"And confessedly the mystery of piety is great.  He has been manifested in flesh, has been justified in the Spirit, has appeared to angels, has been preached among the nations, has been believed on in the world, has been received up in glory." (1 Tim. 3:16)

     "No man has seen God at any time; the only begotten Son, who is in the bosom of the Father, he has declared him." (John 1:18)

     "Philip said to him, "Lord, show us the Father, and that will satisfy us.  Jesus said to him, "Have I been with you all this time, Philip, and you still do not know me? The person who has seen me has seen the Father. So how can you say, 'Show us the Father'?" (John 14:8-9, NIV)

        Many people correctly believe in the "humanity" of the Lord Jesus Christ but fail to understand who He really is, or where He came from.  There are those who teach that the above passages do not teach the deity of Christ, and that modern-day Christians are "reading into" these Scriptures ideas which are not there.  In an attempt to answer this criticism let us contemplate the following choice words spoken by the Lord Jesus Himself, and then let us notice the correct interpretation the learned theologians of Christ's day attached to His words:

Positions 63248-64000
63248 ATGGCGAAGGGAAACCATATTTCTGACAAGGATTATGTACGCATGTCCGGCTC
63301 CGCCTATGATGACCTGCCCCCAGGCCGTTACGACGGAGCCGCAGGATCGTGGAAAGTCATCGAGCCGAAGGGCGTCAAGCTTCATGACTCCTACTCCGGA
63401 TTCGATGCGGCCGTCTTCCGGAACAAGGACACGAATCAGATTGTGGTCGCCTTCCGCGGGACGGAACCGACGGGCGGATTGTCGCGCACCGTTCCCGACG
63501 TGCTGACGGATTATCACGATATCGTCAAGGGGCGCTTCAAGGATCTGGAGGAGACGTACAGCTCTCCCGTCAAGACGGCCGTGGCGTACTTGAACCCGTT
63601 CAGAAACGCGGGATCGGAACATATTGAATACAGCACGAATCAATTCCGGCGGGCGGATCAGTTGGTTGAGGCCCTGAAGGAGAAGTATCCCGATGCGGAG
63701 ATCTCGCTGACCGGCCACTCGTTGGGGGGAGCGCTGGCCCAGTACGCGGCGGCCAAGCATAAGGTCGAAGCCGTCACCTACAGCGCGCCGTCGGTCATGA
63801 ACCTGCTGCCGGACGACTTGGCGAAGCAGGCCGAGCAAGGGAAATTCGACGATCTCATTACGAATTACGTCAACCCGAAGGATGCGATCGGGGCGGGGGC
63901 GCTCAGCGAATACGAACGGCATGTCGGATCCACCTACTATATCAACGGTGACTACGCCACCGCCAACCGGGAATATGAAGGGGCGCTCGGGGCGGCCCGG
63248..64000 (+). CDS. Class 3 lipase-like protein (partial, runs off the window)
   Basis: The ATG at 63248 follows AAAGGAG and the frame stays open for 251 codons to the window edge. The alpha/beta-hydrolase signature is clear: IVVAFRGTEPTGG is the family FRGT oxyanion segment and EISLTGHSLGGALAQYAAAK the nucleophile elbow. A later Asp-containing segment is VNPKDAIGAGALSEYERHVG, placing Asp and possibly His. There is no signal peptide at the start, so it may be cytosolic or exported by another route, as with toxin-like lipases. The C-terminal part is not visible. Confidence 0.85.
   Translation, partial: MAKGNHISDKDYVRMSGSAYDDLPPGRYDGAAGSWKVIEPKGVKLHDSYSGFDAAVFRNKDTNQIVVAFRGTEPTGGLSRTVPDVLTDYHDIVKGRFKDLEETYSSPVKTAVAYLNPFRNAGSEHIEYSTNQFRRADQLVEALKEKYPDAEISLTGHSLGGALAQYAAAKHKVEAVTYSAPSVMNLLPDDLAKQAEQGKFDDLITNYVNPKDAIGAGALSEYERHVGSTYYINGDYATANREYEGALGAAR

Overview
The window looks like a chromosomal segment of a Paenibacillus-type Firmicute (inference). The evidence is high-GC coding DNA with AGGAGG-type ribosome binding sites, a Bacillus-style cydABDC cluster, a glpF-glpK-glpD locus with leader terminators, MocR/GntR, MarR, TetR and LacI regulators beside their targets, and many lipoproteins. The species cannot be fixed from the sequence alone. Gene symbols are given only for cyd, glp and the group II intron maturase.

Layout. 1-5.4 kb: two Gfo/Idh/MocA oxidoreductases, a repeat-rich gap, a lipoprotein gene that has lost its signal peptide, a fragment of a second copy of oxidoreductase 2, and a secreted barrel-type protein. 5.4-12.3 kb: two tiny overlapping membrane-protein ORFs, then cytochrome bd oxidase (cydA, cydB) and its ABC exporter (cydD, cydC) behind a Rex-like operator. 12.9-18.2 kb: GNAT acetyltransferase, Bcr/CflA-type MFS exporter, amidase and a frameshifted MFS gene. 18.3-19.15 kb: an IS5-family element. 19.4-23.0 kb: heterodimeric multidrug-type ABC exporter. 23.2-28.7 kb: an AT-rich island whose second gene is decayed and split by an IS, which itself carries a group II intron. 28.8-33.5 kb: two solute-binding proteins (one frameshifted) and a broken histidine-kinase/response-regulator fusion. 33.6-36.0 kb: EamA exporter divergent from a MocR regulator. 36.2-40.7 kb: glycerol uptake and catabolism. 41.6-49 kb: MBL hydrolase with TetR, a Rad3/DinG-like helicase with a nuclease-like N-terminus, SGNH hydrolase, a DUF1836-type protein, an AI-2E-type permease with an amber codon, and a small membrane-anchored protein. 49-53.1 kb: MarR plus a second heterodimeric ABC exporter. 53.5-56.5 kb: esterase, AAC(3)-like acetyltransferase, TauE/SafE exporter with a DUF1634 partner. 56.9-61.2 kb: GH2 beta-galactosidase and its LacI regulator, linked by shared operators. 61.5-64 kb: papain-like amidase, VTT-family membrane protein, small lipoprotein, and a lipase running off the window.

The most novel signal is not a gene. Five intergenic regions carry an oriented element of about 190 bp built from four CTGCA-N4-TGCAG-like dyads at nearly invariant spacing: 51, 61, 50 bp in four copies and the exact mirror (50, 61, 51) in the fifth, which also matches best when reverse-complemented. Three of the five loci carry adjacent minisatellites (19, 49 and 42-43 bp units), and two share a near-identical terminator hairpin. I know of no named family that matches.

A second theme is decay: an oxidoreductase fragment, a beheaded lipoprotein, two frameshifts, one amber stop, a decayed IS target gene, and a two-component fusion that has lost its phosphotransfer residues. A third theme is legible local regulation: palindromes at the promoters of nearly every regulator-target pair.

"But Jesus answered them, My Father works hitherto and I work.
     "For this therefore the Jews sought the more to kill him, because he had not only violated the sabbath, but also said that God was his own Father, making himself equal with God." (John 5:17-18)

Although the Lord specifically answered the theologians as to His implicit Deity, He was equally careful to maintain the fact that when he came into this world He voluntarily became a full human being, a servant, in absolute subjection to the Father.  All this while the Lord Jesus Christ fully maintained the truth of His full Divinity:

     "Jesus therefore answered and said to them, Verily, verily, I say to you, The Son can do nothing of himself save whatever he sees the Father doing: for whatever things He does, these things also the Son does in like manner.
     "For the Father loves the Son and shows him all things which he himself does; and he will shew him greater works than these, that you may wonder.
     "For even as the Father raises the dead and quickens them, thus the Son also quickens whom he will:
     "for neither does the Father judge any one, but has given all judgment to the Son;
     "that all may honor the Son, even as they honor the Father.  He who honors not the Son, honors not the Father who has sent him.